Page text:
For providers of target-date funds, it’s no longer enough to be a one-trick pony.
Over the last several years, TDF managers have engaged in a marketing bonanza of new products to stand out in an increasingly competitive — and lucrative — 401(k) marketplace.
Examples of such activity include providers launching funds with different investment strategies, investment vehicles and asset allocations, as well as coupling existing strategies with more passive management to drive down cost.
Take BlackRock Inc. Last month, the asset manager converted its LifePath Active TDF series into a smart-beta-focused series called LifePath Smart Beta, with an exposure of 80%-90% in underlying smart-beta exchange-traded funds.
BlackRock has the only existing TDFs touting smart-beta explicitly in their name, and has distinguished itself in a largely unoccupied market niche, according to Jeff Holt, multi-asset analyst at Morningstar Inc.
It’s the most recent of many examples of asset managers looking to differentiate to try capturing a piece of the roughly $860 billion target-date mutual fund market.
“[It’s now] more common to offer different flavors of a strategy or completely different strategies within a fund manager to suit the potential demands of different clients,” Mr. Holt said. “It wasn’t always like that.”
Research firm Cerulli Associates estimates TDFs will capture roughly 90% of all new 401(k) contributions by 2020. With such big money at stake, firms are trying to stand out.
Wells Fargo & Co. is another fairly recent example. In November last year, the firm expanded its TDF offering with its Dynamic Target series, which represents a vast departure from its Dow Jones Target funds in several respects, such as use of active management and a more aggressive glide path. It launched the Dow Jones series two decades ago.
Dimensional Fund Advisors came to market that same month with its first TDFs — the Target Date Retirement Income Funds — which use a liability-driven-investing strategy, investing heavily in Treasury Inflation Protected Securities.
Others such as BlackRock, Fidelity Investments, Charles Schwab, Voya Financial and TIAA have debuted indexed series as companions to more actively managed ones, while Pacific Investment Management Company and JPMorgan Chase & Co. have launched active-passive blend strategies to push down fees in an increasingly cost-conscious 401(k) market.
In August, Charles Schwab launched an index series that, at 8 basis points, made it the lowest-cost provider on the market.
It’s also not uncommon to see firms diversify by offering strategies in both mutual funds and collective investment trust funds, to cater to different tastes, Mr. Holt said. State Street Global Advisors, for example, launched its TDFs in a mutual-fund wrapper in 2014, when its CITs had already been around for a decade.
And some, such as AllianceBernstein and Charles Schwab, have developed multi-manager series, which use various investment sub-advisers and present an alternative to series that invest strictly in underlying proprietary funds.
“I think the biggest driver of this is just the amount of assets flowing into these funds,” according to Sean Deviney, an adviser who heads the retirement plan group at Provenance Wealth Advisors. “That’s where every single [defined contribution investment only] wants to be. And that’s where all the DCIO wholesalers are focusing their attention, on their TDFs.”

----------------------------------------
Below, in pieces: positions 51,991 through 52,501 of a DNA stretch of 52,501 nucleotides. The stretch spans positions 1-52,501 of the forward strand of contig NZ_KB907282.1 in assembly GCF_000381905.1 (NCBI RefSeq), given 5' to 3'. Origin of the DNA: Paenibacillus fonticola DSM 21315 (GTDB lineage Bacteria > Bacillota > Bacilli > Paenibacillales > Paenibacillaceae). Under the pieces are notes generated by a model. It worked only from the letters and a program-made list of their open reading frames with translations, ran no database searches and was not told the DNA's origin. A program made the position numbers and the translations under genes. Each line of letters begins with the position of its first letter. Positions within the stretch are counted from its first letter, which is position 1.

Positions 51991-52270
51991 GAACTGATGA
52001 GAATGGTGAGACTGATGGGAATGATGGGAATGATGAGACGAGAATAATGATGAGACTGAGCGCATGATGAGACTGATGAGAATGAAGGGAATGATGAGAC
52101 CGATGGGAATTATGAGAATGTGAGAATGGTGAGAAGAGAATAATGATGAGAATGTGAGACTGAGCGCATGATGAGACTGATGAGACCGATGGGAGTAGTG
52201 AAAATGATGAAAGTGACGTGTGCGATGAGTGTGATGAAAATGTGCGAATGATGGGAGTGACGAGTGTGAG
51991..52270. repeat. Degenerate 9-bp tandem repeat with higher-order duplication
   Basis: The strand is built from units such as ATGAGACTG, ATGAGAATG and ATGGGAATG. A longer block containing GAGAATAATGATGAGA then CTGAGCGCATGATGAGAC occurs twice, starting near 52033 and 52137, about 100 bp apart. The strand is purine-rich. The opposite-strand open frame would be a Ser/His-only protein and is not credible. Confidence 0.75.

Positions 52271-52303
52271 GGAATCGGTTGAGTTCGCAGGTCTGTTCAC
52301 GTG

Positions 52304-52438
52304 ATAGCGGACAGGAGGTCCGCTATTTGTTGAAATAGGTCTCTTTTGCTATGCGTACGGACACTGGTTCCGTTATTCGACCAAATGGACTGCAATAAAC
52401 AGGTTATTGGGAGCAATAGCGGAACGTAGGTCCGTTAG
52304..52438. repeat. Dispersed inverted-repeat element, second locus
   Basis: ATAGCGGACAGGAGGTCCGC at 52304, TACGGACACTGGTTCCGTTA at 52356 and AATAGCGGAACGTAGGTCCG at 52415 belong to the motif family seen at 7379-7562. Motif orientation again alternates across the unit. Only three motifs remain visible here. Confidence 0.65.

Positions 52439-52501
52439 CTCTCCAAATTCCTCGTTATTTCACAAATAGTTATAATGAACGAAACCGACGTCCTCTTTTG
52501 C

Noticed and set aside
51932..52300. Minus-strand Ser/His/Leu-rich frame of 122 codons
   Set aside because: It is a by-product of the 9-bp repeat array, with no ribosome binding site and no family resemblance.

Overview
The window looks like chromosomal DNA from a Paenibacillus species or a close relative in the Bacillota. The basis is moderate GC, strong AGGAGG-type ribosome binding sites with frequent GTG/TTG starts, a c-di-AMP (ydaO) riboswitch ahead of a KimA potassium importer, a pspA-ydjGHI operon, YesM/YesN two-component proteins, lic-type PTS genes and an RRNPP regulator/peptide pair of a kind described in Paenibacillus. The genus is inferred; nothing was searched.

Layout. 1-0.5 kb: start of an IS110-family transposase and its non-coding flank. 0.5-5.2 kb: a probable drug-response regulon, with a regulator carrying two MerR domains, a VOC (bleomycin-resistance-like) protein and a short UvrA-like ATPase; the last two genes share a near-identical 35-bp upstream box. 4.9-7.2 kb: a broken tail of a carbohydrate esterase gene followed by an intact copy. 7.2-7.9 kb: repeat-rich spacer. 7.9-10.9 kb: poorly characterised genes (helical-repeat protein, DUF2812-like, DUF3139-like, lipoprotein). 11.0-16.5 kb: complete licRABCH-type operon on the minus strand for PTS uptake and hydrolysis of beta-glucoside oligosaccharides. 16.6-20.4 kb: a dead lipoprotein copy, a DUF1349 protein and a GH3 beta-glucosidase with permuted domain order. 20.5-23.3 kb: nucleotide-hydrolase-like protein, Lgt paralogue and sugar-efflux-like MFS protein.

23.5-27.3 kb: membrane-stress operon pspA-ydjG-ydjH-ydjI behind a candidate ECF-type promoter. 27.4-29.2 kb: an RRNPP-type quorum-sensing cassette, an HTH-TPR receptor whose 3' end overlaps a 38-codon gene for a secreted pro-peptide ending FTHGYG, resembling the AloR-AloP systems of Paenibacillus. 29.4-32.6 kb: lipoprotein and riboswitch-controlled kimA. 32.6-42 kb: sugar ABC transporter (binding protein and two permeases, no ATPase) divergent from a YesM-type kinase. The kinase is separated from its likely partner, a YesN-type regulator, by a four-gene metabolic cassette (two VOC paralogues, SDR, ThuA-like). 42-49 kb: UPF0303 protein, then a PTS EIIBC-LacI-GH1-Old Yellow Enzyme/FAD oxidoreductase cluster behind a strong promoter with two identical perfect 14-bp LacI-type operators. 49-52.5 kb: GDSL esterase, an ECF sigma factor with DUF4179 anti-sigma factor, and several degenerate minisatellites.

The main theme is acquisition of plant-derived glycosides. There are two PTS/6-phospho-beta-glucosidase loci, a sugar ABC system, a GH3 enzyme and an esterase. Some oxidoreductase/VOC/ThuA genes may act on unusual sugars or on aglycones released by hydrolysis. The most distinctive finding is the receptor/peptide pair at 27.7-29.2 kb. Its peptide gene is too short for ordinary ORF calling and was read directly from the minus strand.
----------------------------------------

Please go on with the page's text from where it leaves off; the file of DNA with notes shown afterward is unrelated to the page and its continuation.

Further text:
DCIO refers to the divisions at asset management firms focusing on DC plans.
Indeed, if it weren’t for positive flows into target-date funds, firms such as T. Rowe Price and American Funds, which traditionally lean more on active management, would have had net redemptions at the firm level in 2015, according to Morningstar.
Asset managers’ increased focus on TDFs has led to some positive evolution in the market, through a reduction in fees and more focus on how a fund’s glide path (or, how a fund’s asset allocation changes over time) affects particular employee populations, Mr. Deviney said.
However, he believes some of the so-called differentiators touted by asset managers don’t add value beyond a traditional TDF.
“A lot of this stuff is a bunch of crap,” Mr. Deviney said. “It sounds fancy but isn’t adding much value beyond a traditional target-date fund; it’s just making some minor changes inside of them and calling it innovative.”
Such bells and whistles make it more difficult for plan advisers to complete due diligence with fund selections, especially when considering TDF benchmarking is already more complex than with other funds like large-cap funds.
Rather than pay attention to the “marketing” components, advisers should focus on understanding how the glide path changes over time, how that relates to an employee base, the diversification of underlying managers, performance and cost, Mr. Deviney said.
|TDF series*||Inception date**|
|BlackRock LifePath Dynamic||Mar 1994|
|BlackRock LifePath Smart Beta||Apr 2007|
|BlackRock LifePath Index||May 2011|
|Fidelity Freedom||Oct 1996|
|Fidelity Freedom Index||Oct 2009|
|Fidelity Multi-Manager||Dec 2012|
|JHancock Retire Living through||Oct 2006|
|JHancock Retirement Choices||Apr 2010|
|JHancock Retire Living thru II||Nov 2013|
|JPMorgan SmartRetirement||May 2006|
|JPMorgan SmartRetirement Blend||Jul 2012|
|PIMCO RealPath||Mar 2008|
|PIMCO RealPath Blend||Dec 2014|
|Principal LifeTime||Mar 2001|
|Principal LifeTime Hybrid||Sep 2014|
|Schwab Target||Jul 2005|
|Schwab Target Index||Aug 2016|
|T. Rowe Price Retirement||Sep 2002|
|T. Rowe Price Target||Aug 2013|
|TIAA-CREF Lifecycle||Oct 2004|
|TIAA-CREF Lifecycle Index||Sep 2009|
|Voya Solution||Apr 2005|
|Voya Index Solution||Mar 2008|
|Voya Target Retirement||Dec 2012|
|Wells Fargo Dow Jones Target||Mar 1994|
|Wells Fargo Dynamic Target||Nov 2015|